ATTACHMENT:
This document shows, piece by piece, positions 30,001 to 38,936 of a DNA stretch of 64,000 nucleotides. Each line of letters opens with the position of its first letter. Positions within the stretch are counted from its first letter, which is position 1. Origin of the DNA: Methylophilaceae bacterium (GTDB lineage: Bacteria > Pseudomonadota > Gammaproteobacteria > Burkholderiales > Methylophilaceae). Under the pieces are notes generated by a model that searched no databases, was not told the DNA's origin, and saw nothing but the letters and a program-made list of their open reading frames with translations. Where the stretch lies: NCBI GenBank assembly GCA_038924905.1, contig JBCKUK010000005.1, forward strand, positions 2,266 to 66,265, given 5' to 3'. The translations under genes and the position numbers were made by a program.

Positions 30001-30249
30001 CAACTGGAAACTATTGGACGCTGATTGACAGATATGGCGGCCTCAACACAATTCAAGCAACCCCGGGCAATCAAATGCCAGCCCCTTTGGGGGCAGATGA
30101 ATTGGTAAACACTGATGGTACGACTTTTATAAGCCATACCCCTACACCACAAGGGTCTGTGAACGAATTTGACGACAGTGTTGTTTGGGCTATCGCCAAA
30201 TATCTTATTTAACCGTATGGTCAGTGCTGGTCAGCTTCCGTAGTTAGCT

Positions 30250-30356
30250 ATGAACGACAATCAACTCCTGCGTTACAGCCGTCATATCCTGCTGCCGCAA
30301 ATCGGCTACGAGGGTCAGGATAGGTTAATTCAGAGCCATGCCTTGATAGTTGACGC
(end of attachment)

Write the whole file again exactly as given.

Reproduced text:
This document shows, piece by piece, positions 30,001 to 38,936 of a DNA stretch of 64,000 nucleotides. Each line of letters opens with the position of its first letter. Positions within the stretch are counted from its first letter, which is position 1. Origin of the DNA: Methylophilaceae bacterium (GTDB lineage: Bacteria > Pseudomonadota > Gammaproteobacteria > Burkholderiales > Methylophilaceae). Under the pieces are notes generated by a model that searched no databases, was not told the DNA's origin, and saw nothing but the letters and a program-made list of their open reading frames with translations. Where the stretch lies: NCBI GenBank assembly GCA_038924905.1, contig JBCKUK010000005.1, forward strand, positions 2,266 to 66,265, given 5' to 3'. The translations under genes and the position numbers were made by a program.

Positions 30001-30249
30001 CAACTGGAAACTATTGGACGCTGATTGACAGATATGGCGGCCTCAACACAATTCAAGCAACCCCGGGCAATCAAATGCCAGCCCCTTTGGGGGCAGATGA
30101 ATTGGTAAACACTGATGGTACGACTTTTATAAGCCATACCCCTACACCACAAGGGTCTGTGAACGAATTTGACGACAGTGTTGTTTGGGCTATCGCCAAA
30201 TATCTTATTTAACCGTATGGTCAGTGCTGGTCAGCTTCCGTAGTTAGCT

Positions 30250-30356
30250 ATGAACGACAATCAACTCCTGCGTTACAGCCGTCATATCCTGCTGCCGCAA
30301 ATCGGCTACGAGGGTCAGGATAGGTTAATTCAGAGCCATGCCTTGATAGTTGACGC